During the lean months, food prices are higher and local farmers rarely stock food or rice as production is scarce (Andriamparany, Hänke, & Schlecht, 2021). Agriculture is an area of concern with low productivity agricultural practices and degraded soil due to deforestation (Nestorine, Andriantinefiarijaona, Esperio, & Herrera, 2021). However, agriculture can also be an area of opportunity through individual home gardens to regenerative agriculture techniques to improve self-sufficiency and food security.

Nestorine leads workshops about balanced, healthy diets, especially focused on including diverse food groups and fruits and vegetables of many colors.

Nestorine is a Malagasy woman with her Master’s degree in Biochemistry, Microbiology, and Applied Biotechnology working in the SAVA region of Madagascar to alleviate the problem of malnutrition using the local “miracle tree”: moringa. Nestorine and her team are conducting 24-hour recall surveys in SAVA households to glean dietary habits and diversity. These surveys work to quantify the lack of high food diversity and find possible gaps in nutrition by introducing a supplement made from local ingredients into households (Nestorine, 2021). She has also created a network of trained and educated mothers who are knowledgeable about balanced and healthy diets. They act as trainers for their villages to spread more awareness about nutrition using local and seasonal food groups. (Read some of the preliminary results of these surveys here!)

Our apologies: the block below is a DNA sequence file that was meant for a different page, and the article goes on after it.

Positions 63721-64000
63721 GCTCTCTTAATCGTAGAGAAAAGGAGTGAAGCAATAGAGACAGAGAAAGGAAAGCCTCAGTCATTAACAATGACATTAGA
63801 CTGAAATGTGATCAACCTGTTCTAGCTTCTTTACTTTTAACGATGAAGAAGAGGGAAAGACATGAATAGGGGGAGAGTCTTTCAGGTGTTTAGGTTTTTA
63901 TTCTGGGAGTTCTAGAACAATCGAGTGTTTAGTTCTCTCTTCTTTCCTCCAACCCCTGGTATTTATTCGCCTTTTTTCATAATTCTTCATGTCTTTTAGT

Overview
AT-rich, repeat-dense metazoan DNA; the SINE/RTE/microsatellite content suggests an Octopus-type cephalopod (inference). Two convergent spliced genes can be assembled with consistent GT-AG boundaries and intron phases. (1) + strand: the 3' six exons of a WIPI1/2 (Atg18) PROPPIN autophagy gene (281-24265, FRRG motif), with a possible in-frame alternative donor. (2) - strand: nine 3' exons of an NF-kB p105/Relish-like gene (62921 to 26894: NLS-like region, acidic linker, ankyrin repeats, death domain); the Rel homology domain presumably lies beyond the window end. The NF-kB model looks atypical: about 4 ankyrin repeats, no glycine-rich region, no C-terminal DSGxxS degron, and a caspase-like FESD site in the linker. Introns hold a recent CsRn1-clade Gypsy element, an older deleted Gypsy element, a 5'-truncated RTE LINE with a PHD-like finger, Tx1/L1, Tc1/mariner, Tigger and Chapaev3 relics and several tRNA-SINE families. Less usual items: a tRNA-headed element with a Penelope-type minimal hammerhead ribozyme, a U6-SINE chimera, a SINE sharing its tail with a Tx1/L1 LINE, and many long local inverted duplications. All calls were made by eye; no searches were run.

Nestorine has created a powder made from moringa leaves, cassava flour, peanut paste, and local fruits. Moringa has 10 times more vitamin A than carrots, 7 times more vitamin C than oranges, 9 times more protein than yogurt, 25 times more iron than spinach, 17 times more calcium than milk, 15 times more potassium than bananas (Gopalakrishnan, Doriya, & Kumar, 2016). This local remedy could be part of the solution to chronic malnutrition in the SAVA region and then scaled up in Madagascar nationally. Presently, Nestorine is working with her research assistant to try different combinations of jackfruit, banana, and lichis powder to add to the moringa base for testing variations for the nutrition analysis in Antananarivo. The nutrient dosage of the powder is still unknown as the analysis lab is located 800 miles south in the capital, Antananarivo.

I have an opportunity to work with a Bass Connections team in SAVA Madagascar through the Duke Lemur Center. I am motivated to work with Nestorine to collect more data and develop solutions through participatory methods and develop these findings into my Master’s thesis. My goal is to develop my own survey and assist in the process of discovery, development, and delivery of a local moringa-based nutrition supplement. Pilot sites would need to be selected with help from key stakeholders like the Office of Regional Nutrition in Sambava, while technical assistance could be encouraged through the CURSA university in SAVA.

Chronic malnutrition significantly affects Malagasy’s growth and development potential. Using local sources to form a solution to malnutrition would ensure sustainability and longevity of the continued use of the moringa powder. It will be necessary to highlight what is technically feasible to implement while also balancing financial viability as Madagascar is impoverished and infrastructure is lacking. As the Malagasy say, paré zegny allô atsika (alright then, let’s go).